I’ve had the thought of beginning one, but 1) Once I start it is eminently doable in terms of my ability and the technologies involved, and I know I’ll spend ALOT of time on it. Even with bad connections I can work on it off-line for the occasional good connection to upload my work (I suppose, correct me if I’m wrong). 2) The tough part is knowing I’ll have to come up with something readable and maybe interesting to say, knowing my blog may actually be read, and any number of people will have a chance to get to know me…..it becomes a vulnerability thing!

    Well, “taking chances” is what this whole thing is about (as the title of another PCV’s blog says). My priority now is making sure my application doesn’t fall between the cracks in DC, or that I don’t fall victim to fiscal cliff compromises….or any number of other things about having a life in the US, not wanting to make any real commitments to it with the possibility of departure this summer supposedly looming.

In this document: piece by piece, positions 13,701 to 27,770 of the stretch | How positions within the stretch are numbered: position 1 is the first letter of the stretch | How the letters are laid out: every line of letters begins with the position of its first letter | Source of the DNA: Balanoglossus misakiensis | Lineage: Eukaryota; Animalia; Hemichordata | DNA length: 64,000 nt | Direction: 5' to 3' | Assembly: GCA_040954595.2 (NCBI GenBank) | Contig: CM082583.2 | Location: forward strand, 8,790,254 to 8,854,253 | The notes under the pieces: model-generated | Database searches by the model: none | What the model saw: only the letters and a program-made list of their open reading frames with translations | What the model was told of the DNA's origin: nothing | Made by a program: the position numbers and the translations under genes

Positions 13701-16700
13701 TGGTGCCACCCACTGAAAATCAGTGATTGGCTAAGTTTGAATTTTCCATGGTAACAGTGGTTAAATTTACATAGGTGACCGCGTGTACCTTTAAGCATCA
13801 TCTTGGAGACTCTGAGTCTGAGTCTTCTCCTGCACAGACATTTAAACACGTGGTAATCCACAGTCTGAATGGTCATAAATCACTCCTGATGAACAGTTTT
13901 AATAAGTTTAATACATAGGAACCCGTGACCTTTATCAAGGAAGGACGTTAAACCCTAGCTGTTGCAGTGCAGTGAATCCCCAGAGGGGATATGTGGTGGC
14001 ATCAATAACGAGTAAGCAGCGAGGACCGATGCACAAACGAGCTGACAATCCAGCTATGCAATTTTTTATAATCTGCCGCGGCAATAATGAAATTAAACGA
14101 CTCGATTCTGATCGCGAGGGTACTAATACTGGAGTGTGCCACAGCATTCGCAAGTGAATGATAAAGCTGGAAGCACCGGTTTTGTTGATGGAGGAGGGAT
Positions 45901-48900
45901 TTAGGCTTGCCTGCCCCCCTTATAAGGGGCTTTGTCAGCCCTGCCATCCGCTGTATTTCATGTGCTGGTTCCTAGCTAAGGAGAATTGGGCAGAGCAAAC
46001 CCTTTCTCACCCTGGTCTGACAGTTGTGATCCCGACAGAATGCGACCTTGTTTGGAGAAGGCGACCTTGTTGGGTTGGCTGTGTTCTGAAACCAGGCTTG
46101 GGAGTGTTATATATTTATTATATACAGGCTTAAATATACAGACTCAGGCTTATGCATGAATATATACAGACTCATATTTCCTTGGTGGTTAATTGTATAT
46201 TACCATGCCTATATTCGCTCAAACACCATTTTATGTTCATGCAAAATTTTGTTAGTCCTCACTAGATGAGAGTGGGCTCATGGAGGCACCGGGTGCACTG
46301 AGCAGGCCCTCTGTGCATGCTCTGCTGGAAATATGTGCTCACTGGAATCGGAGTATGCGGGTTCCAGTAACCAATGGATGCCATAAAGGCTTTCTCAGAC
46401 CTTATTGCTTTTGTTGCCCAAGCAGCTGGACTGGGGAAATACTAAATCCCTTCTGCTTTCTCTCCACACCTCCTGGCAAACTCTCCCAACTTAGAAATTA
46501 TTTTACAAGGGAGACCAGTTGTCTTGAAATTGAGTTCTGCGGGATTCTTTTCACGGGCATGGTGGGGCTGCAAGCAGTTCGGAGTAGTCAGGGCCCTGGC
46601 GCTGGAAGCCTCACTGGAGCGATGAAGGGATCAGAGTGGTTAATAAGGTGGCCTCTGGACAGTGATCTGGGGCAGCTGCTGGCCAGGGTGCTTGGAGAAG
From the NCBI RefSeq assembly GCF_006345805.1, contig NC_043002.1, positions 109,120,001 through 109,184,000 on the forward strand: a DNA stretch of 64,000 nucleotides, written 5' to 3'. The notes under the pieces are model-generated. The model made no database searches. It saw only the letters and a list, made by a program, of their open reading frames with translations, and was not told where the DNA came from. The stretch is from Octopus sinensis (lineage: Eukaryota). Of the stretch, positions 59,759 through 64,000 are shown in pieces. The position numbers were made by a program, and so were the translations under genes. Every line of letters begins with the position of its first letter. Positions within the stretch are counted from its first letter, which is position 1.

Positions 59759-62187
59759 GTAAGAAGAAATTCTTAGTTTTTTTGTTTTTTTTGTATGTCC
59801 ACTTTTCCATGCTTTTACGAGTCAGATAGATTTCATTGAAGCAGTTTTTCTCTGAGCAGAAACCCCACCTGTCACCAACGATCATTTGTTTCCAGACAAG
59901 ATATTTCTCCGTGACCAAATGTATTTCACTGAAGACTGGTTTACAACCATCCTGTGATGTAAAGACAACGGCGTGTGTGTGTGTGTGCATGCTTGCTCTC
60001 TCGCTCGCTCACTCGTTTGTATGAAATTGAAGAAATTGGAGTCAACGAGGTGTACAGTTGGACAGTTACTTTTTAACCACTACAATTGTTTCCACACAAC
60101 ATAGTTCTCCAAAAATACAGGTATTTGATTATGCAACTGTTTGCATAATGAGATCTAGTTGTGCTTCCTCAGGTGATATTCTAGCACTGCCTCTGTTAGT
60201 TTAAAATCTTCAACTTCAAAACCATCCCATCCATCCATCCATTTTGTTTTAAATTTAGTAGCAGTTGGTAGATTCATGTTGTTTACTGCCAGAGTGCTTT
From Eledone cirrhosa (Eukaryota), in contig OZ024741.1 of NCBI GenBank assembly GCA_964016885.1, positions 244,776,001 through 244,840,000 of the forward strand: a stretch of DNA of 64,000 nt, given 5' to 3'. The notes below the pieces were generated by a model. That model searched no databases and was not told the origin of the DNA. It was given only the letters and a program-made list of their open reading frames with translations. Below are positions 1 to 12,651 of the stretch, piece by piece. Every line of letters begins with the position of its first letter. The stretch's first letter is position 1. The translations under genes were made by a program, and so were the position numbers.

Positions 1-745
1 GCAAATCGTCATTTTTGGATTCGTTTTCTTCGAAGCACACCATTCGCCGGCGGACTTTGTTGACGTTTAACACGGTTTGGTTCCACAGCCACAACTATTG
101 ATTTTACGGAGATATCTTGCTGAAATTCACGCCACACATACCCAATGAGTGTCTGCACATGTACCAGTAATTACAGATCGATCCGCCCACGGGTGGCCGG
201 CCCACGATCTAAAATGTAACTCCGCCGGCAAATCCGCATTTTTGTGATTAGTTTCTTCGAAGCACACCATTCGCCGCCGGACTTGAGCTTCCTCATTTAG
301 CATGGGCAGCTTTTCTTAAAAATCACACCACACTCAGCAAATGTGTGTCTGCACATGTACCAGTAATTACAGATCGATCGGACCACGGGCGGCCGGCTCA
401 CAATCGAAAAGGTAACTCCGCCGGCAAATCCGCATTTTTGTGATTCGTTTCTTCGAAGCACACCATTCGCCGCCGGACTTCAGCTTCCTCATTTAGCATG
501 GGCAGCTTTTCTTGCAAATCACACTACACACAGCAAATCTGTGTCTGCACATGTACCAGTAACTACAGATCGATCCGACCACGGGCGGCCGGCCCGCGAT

I’ll be staying tune as things unfold for you. Not to overstate the over-the-hump thing, but at this point you are now one of the vets people are looking to as having all the answers!


    Herb in Tucson


    • Good to hear from you again, Herb.
      Ironic that you posted your comments today, as I was just thinking about writing to you to see if you have any knowledge of, or thoughts about this online language study program:
      Hmmmm . . . I tried to insert a link for you to click on, but I have never tried this in WordPress, so you might have to copy and paste it into your browser.